> Don't think so... just fiddle some properties of the coloring element,
> and you're fine.

Umm, no. What I mean by losing info is "you get text + some formatting
(size, rotation, position), and now you have to transform formatting
info from *stream* into *pipeline*". Because coloured text needs
additional element, you need to replug when coloured text is introduced
for first time, etc. It's going to be *hard*, and (IMHO) inherently
limited. You can't really express (very dynamic) information from text
stream by (static) pipeline. You can replug pipeline, but it doesn't
make it dynamic, only static in discrete time spans.

> > What I want to see is *one* (in practice that's all that should be
> > needed, but we can make it subclassable for really special needs)
> > element supporting range of basic, but rich, and most importantly,
> > combinable ops from which we can build effects. IOW, we want (cairo)
> > canvas, and a protocol for manipulating its objects, which various
> > parsers and other elements that want to generate text will use.
> > 
> > Mandatory ASCII-art:
> > 
> > +----------+                 +-----------+            +-----------+
> > |          | application/    |   Text    |  video/    |           |
> > | Subtitle +-----------------+ Renderer  +------------+   Image   |
> > |  Parser  | x-gst-subtitles | (cairo    |  x-raw-rgb |   mixer   |
> > |          |                 | overlay)  |  (ARGB)    |           |
> > +----------+                 +-----------+            +-----------+
> >                                                           /
> >                                                          /
> >                                                         /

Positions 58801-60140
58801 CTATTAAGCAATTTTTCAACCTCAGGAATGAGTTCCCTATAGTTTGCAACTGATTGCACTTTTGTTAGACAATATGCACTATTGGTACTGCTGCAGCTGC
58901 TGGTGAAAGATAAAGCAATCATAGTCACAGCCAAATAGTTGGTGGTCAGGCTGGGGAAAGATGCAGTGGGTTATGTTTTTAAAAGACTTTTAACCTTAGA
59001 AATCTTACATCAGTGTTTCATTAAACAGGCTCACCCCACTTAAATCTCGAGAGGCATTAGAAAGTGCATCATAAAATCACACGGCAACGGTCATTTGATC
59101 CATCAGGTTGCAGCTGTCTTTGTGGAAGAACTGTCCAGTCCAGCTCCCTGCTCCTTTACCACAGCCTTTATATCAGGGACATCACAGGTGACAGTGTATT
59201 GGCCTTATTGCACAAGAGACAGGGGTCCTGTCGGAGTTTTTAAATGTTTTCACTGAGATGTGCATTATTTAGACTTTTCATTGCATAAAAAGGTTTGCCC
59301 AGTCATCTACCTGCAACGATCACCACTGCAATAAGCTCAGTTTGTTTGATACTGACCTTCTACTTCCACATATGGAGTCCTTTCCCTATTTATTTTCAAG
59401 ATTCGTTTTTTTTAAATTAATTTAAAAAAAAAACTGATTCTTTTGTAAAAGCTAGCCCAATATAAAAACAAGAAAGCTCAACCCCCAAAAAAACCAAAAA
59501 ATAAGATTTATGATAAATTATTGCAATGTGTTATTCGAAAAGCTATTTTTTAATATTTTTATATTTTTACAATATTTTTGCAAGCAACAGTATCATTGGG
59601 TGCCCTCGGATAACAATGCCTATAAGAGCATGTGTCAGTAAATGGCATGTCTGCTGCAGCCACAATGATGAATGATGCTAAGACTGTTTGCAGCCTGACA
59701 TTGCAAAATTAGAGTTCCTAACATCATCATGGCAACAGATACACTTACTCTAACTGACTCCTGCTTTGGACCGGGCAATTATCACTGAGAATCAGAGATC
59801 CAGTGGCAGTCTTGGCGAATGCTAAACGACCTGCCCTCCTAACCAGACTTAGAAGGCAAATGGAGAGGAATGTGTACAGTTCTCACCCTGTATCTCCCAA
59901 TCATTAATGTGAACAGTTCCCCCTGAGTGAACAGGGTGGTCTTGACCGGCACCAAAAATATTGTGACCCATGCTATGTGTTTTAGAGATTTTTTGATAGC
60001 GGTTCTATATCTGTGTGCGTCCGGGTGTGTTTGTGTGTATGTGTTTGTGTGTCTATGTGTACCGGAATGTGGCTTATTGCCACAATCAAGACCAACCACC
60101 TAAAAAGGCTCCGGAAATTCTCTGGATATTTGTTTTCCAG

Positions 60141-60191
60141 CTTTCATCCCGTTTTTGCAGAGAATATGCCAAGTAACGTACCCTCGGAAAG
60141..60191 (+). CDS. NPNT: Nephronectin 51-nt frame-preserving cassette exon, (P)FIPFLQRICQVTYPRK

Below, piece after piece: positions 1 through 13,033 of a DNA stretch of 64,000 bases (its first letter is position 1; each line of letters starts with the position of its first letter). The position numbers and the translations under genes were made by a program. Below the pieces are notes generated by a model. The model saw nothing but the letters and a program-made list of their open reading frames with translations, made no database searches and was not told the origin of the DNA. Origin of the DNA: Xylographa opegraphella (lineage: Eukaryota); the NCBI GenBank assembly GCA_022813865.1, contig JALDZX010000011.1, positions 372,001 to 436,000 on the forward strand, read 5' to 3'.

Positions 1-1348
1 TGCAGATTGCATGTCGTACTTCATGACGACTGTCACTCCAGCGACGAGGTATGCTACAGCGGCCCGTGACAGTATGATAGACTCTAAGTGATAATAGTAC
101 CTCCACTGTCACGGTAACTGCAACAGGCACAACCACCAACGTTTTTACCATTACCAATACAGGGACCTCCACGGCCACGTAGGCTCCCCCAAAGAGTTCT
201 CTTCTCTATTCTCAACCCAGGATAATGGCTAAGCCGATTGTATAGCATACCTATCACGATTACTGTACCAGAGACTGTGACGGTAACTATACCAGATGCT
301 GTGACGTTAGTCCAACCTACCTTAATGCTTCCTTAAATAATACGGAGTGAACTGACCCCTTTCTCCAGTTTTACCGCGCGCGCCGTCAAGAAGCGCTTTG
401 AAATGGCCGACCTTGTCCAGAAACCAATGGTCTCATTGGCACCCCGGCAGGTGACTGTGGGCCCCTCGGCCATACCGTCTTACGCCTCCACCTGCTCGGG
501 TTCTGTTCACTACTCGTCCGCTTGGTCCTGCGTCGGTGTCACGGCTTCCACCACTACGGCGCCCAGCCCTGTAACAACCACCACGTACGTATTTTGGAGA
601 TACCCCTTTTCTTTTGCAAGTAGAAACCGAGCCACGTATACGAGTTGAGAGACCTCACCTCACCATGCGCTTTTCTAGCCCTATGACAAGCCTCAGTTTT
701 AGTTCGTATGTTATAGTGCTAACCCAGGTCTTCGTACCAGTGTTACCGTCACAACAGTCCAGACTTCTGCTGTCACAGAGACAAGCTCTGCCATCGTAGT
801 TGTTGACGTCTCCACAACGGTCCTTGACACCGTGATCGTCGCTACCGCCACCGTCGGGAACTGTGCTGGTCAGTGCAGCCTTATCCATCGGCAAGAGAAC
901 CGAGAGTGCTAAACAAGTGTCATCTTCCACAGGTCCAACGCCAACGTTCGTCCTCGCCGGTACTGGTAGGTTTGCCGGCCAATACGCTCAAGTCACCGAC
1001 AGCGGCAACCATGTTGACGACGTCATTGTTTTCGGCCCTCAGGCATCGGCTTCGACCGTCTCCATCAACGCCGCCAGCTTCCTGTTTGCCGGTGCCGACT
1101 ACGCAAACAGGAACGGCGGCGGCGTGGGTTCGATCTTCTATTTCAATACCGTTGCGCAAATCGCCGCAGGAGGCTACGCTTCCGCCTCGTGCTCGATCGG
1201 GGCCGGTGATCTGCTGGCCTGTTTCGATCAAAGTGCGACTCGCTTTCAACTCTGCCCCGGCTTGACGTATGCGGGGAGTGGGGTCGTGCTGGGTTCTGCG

> >                                                        /
> > +----------+                                          /
> > |          |                                         /
> > |  Video   |     video/x-raw-rgb                    /
> > | renderer +---------------------------------------/
> > |          |
> > +----------+
> > 
> > 
> > It outputs into imagemixer instead of blitting directly to video because
> > Gergely wants to have output in non-blitted way to have fun with his toy
> > elements afterwards :). This way we can keep most of his proposal, that
> > is apply separate *video* effects, whilst having robust *text*
> > rendering.
> Sounds good to me so far.
> > Now, application/x-gst-subtitles is a protocol that would support:
> > 
> > - creating objects with unique ID
> > - manipulating (move, resize, rotate, colourise, maybe arbitrary
> > transformation) objects with given ID
> > - rendering (it should be operation separate from creation) objects
> > - destroying objects
> Now, this is something I don't completely agree with. This sounds like
> subtitle rendering would be performed onto a canvas that has the size
> of the video, while the subtitles themselves might only be a small
> fraction of the whole thing. Now, blending a 720x576 image onto another
> is much more costy than blending a 720x48 image onto a 720x576 at
> position (0,650) (for example).

Is it really going to be expensive if most of that image will be 100%
alpha anyway?

> Some moving might have a place in the x-gst-subtitles protocol, but..
> support for scrolling should not be there, imho. What has its place
> there in my opinion, is line alignment or the like..
> Hrm.. I think I'll think a bit more about this, and send another
> reply again, later today. I hope to be able to have some nice
> pipeline ideas by then, to illustrate what I have in mind.

Honestly, I thought a little about a situation when it'd be "renderbin"
rather than single element, with textrenderer as I outlined above, and
additional video effects elements like ones you'd like to see. There
would be something like application/x-gst-subtitles protocol parsing
element which would read entire input stream, and then dispatch relevant
bits of it to appropriate elements inside bin. This is a bit dodgy, and
will no doubt require heavy thinking to get it sanely, but might be
doable, who knows.


Maciej Katafiasz <ml at mathrick.org>